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The ongoing scandals involving President Donald Trump could put an end to his presidency at a time when his approval ratings are at an all-time low, a political analyst told CNBC on Monday.
The constant headlines about Russian interference in the presidential race are also hurting political momentum for key reforms, including on health care and tax policy, he added.
"This scandal is going to continue for months, if not years. It's going to dog his presidency, it's already crippling it and it could end it," Brian Klaas, fellow in comparative politics at the London School of Economics, said.
His comments referred to reports that with connections to the Kremlin during the 2016 campaign. His accounts of the meeting have changed from a "short introductory meeting" to one where the lawyer stated she had information that individuals connected to Russia were funding the Democratic National Committee and supporting Hillary Clinton. Trump has fiercely defended his son and said that most people would have attended the meeting.
This isn't the first scandal that's damaged the image of the president. Former FBI director James Comey, who was fired by Trump while he was leading an investigation into alleged Russian interference in the election, testified to the Senate in June. At the time, Erik Jones, professor of international political economy at Johns Hopkins University, told CNBC that it was too early to assess the impact of Comey's testimony but it would certainly have an impact on how many Americans see their president.
But Jones added that there wasn't enough political support to impeach the President and put an end to Trump's presidency. "Impeachment is a political process, it's not a legal process," Jones noted. "All you need is a wave of opinion among particularly congressional Republicans that there's a reason to move against this president. So far we haven't seen that shift in opinion," he said.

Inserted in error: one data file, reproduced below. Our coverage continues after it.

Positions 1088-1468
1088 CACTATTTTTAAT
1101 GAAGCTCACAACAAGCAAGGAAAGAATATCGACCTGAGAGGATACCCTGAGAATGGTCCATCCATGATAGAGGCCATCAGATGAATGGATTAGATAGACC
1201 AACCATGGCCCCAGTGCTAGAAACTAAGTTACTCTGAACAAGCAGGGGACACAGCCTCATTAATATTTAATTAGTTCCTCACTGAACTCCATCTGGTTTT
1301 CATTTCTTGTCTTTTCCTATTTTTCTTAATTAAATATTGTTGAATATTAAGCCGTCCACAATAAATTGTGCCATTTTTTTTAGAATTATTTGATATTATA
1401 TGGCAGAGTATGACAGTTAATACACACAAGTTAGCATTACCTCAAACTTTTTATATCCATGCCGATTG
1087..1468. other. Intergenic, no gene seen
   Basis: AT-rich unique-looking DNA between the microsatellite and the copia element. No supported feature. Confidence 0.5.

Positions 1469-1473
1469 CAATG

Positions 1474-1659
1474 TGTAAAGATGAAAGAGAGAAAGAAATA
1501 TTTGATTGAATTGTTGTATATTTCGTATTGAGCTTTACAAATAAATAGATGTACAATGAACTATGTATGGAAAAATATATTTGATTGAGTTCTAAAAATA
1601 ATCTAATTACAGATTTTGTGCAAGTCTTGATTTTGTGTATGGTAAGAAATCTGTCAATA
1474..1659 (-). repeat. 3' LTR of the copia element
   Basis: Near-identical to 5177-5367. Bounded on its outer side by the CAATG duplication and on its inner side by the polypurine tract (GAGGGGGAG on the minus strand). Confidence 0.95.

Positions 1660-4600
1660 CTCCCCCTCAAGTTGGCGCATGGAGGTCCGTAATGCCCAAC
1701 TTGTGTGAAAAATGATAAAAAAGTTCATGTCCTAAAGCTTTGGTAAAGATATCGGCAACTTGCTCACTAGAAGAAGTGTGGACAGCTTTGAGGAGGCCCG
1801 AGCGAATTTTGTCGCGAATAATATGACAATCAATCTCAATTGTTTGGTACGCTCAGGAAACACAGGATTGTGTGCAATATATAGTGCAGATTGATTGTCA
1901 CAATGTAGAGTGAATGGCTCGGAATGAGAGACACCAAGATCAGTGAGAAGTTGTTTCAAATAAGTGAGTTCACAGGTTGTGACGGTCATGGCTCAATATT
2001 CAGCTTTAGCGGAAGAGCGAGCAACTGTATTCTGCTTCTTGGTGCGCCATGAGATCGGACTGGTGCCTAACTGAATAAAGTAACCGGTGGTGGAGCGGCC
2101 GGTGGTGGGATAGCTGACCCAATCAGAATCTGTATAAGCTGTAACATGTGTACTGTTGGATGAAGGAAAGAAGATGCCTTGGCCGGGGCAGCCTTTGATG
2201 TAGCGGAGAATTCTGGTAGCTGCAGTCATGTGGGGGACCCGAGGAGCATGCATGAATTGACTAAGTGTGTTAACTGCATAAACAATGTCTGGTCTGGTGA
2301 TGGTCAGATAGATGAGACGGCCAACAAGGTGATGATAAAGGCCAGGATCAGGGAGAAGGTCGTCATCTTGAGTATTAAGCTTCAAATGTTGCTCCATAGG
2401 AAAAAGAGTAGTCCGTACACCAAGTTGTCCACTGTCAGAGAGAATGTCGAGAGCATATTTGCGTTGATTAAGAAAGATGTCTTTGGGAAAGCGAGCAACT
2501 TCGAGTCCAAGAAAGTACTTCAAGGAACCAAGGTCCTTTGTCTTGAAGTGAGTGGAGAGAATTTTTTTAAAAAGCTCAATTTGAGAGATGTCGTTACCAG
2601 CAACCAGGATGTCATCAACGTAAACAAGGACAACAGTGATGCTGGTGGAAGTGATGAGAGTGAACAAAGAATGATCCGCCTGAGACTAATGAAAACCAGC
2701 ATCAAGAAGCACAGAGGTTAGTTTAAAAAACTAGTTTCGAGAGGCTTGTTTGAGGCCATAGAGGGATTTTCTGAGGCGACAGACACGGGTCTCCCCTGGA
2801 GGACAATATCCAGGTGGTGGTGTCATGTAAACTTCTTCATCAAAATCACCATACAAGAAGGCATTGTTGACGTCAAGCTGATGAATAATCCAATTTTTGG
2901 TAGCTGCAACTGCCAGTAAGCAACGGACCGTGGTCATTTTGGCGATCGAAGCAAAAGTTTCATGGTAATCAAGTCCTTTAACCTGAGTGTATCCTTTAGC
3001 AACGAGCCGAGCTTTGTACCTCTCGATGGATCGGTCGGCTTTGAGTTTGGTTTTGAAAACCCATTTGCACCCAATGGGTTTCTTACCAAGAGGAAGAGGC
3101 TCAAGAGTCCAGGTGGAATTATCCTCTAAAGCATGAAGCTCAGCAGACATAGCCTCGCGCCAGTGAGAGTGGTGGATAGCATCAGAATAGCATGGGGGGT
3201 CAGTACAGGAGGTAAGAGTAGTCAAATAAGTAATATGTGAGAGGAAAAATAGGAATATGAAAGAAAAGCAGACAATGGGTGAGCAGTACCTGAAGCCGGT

Speaking to CNBC on Monday, Jones said it is only a matter of time before opinion shifts.
"I think there is always a chance that the Russia scandal could tip opinion among Congressional Republicans in favor of finding a way to get rid of the President. That hasn't happened yet. We will probably have to wait another year to see real evidence show up in the contests that precede the mid-term Congressional elections," he said in an email.
However, since then, Trump's six-month presidency has shown signs of fraying, according to opinion polls. An ABC News poll showed on Sunday that his approval ratings are at their lowest level when compared to any president in office for six months, dating back 70 years.
According to Klaas, Trump is a "toxic political force" that doesn't gather any support from those in the center and that cannot control his message to the public.
"His lawyers say 'don't tweet about something,' he tweets about it two hours later. His team says it's infrastructure week and he tweets about Hillary Clinton," Klaas noticed, while adding: "The problem of this presidency is Donald Trump, it's who he is."
As a result of the scandals and the many messages from Trump, many policies seem to be going nowhere, according to Klaas.
"The health-care bill is stalled, there's no momentum for tax reform and the infrastructure bill is not even being discussed," Klaas noted.
A vote on Trump's health-care bill is being delayed as between 8 to 10 senators claim "serious concerns" over the bill as well as due to the fact that Senator John McCain is recovering from surgery. The other two reform areas - tax cuts and big infrastructure spending - were two of Trump's main campaign pledges.
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